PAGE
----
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Diaspora Responses

Research continues to produce new insights on the activities of the Ukrainian diaspora worldwide in the 1930s to raise awareness of the Holodomor.

Early Diaspora Interpretations of the Famine as a Genocide and Attempts to Influence Opinion in the USA

The Ukrainian Famine of 1932-33 came to the attention of a wider scholarly community and public in the 1980s during the commemorations of its 50th anniversary. Much of the discussion at this time was associated with the reasons for the Ukrainian community’s attention or even fixation on this event,  which was at the time denied by the Soviet Union. Some commentators saw its depiction as a man-made famine and as a genocidal act as a way to win victim status for Ukrainians and believed the large numbers of victims claimed as even an attempt to equate it with the Holocaust. Some saw it as propaganda of emigres in the Cold War. As research on the Holodomor has expanded, the degree to which Ukrainians in the 1930s in Western Ukraine, in the European centres of the Ukrainian emigration, and in the Ukrainian diaspora communities in North and South America  saw it as a genocidal act has become apparent. Thus long before the term genocide was coined or given a legal status, the genocide thesis for the Ukrainian Famine had emerged. In the same way, before the Holocaust,  figures of 6 or more million victims were quoted. The text reproduced below was an example of the attempts of members of the Ukrainian diaspora community to convince Western societies and leaders of the criminal nature of the Soviet regime. Published on July 19, 1935, under the subheading “Soviet Russia’s Crime against the Ukraine,” it illustrates how the Famine had become a central topic for anti-Soviet Ukrainians in the United States. The author like the overwhelming majority of the Ukrainian American community originated in Western Ukraine, but already saw the Famine as a planned anti-Ukrainian action that should concern all Ukrainians and a wider public.

Lesio Sysyn (1895-1987) was born in the village of Mshanets in the Staryi Sambir County of Habsburg Galicia. The village pastor Father Mykhailo Zubrytsky had a great influence in instilling a love of learning and Ukrainian patriotism in him. In 1913 he left Galicia for the United States and ultimately settled in Garfield, New Jersey. In the 1920s he led the movement to form Holy Ascension Ukrainian Orthodox Church in Passaic, New Jersey. He remained dedicated to the cause of Ukrainian independence throughout his long life and was a supporter of the Organization for the Rebirth of Ukraine.  He was a frequent contributor to the Ukrainian American press, with numerous articles on community and political issues published in Svoboda. In the 1940s he assisted in establishing the branch of the Ukrainian Congress Committee in Passaic. He maintained a life-long dedication to informing the world community about the Famine. A frequent speaker at community events, he introduced the memorial commemoration in Passaic on the 30th anniversary of the Great Famine on December 1, 1963 (See the Memorialization section on St. Andrew’s Memorial Church in South Bound Brook, excepts from Ukraïns’ke pravoslavne slovo  February 1964, vol.15, no.2). He took great pride in the building of the new Holy Ascension church in Clifton, constructed by the well-known architect Jaroslav Sichynsky (https://ukrcoc.org/en/about-us). He kept a lively interest in contemporary Ukraine, condemning those who wanted to come to an accommodation with Soviet Ukraine (Novyi shliakh 6:1966,15) and supporting the work of Smoloskyp. He was present to speak at the 60th anniversary of his parish in 1985 and to call its members to remain loyal to its Ukrainian identity, but he did not live to see Ukraine’s independence.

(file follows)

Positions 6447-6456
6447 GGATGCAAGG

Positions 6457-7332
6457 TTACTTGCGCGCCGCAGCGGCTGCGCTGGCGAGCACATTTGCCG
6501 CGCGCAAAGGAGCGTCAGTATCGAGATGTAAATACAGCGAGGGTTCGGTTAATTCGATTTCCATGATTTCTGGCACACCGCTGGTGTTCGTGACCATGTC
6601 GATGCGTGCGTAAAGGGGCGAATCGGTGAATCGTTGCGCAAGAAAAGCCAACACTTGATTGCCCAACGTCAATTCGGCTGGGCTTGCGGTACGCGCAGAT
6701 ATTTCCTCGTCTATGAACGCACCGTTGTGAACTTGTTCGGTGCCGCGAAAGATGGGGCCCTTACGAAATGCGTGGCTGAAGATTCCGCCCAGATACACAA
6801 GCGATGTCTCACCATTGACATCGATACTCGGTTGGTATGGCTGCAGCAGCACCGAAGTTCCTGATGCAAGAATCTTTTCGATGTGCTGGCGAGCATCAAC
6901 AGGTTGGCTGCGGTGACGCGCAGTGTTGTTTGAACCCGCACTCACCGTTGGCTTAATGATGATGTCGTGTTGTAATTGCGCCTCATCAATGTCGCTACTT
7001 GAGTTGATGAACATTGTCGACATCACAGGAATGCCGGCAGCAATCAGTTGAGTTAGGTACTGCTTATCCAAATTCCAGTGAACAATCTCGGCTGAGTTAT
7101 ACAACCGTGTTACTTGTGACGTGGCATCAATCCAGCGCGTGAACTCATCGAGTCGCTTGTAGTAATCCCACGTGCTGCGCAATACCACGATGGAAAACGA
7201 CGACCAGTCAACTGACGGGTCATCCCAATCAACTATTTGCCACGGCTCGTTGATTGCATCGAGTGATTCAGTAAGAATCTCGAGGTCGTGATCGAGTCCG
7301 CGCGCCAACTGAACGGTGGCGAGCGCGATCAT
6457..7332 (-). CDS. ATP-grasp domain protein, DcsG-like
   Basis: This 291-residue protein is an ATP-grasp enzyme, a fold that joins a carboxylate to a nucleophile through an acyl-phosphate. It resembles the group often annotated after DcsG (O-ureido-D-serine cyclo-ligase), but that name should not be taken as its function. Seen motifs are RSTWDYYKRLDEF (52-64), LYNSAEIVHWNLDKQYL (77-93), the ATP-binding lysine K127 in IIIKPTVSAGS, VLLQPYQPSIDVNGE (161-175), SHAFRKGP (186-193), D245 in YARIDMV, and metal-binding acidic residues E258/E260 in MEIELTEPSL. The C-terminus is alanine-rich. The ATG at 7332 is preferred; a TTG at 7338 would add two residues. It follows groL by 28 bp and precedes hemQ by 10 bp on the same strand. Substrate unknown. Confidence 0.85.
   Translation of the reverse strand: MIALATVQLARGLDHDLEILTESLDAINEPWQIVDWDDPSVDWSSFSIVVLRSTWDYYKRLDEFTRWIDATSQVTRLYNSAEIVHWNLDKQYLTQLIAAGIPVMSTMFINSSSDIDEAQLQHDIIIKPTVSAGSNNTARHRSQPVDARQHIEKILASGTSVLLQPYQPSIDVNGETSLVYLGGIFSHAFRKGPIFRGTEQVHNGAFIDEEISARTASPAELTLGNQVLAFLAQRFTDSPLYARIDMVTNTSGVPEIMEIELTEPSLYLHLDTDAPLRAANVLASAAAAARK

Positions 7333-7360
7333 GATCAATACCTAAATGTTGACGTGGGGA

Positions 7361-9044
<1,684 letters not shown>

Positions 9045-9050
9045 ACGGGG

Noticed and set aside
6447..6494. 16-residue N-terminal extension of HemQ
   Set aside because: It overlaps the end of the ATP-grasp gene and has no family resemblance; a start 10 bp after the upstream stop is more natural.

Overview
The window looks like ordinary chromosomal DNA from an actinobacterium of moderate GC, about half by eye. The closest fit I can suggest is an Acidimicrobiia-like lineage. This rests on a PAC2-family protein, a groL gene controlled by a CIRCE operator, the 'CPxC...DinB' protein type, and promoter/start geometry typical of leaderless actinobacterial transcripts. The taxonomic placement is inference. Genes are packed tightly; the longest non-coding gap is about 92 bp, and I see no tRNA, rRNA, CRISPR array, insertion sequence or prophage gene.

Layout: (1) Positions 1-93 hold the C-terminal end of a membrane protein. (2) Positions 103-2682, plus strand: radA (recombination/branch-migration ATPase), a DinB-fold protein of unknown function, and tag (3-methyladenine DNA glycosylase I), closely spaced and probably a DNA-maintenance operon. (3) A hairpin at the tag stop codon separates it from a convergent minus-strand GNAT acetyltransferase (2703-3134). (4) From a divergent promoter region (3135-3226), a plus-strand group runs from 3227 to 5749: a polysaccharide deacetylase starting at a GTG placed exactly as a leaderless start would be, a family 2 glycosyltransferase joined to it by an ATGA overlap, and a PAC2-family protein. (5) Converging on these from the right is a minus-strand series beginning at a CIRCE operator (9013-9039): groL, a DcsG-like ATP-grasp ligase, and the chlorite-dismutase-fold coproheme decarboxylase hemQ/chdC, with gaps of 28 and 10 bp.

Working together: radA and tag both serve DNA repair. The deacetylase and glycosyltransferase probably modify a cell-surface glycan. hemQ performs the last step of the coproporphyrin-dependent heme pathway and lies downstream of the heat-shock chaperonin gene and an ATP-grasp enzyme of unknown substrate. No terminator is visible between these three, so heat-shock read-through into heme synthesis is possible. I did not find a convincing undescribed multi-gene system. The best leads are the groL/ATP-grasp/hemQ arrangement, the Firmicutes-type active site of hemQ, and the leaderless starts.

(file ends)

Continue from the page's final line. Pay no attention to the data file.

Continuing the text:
Lesio Sysyn’s publication of an expansive discussion on Ukraine in a major New Jersey newspaper was seen as a success by the community and ensured its reprinting in the New Jersey Ukrainian daily Svoboda.  His writings demonstrate that he followed events in Ukraine closely. Still the detailed discussion of events in Soviet Ukraine and in the Western press in the text and the level of its English raise the possibility that this may have been a text prepared by one of the Ukrainian political factions and distributed to its members. One would have to find other copies of this text to prove such a hypothesis. In any event, the author had succeeded in reaching one public, albeit in a regional newspaper in an area with large Eastern European immigrant communities.

Gareth Jones and the Ukrainian Bureau in London

Vladimir Kaye-Kysilewskyj was a major figure in the pre-history of Canadian multiculturalism in the 1950s and 1960s. After emigrating to Canada in 1925, he became editor of the newspapers Zakhidni visty in Edmonton (1928–30) and Ukraïna in Chicago (1931).  In the 1930s he was an active lobbyist for Ukrainian causes in London, England, serving as director of the Ukrainian Bureau there in the period 1931–39. In fulfilling his mission to inform Western opinion about major issues affecting Ukraine, Kaye-Kysilewskyj developed a working relationship and friendship with the journalist and personal secretary of David Lloyd-George, Gareth Jones. Their contacts, which began before Jones visited Ukraine during the Holodomor, are reflected in Kaye-Kysilewskyj ’s diary. The pages where Jones is mentioned are included here. The diary will be published in the series “Ukraine-Europe, 1921-1939” of the Petro Jacyk Program for  Study of Modern Ukrainian History and Society of the Canadian Institute of Ukrainian Studies. Professor Alexandra Hnatiuk is editing the diaries and writing an introduction to their publication.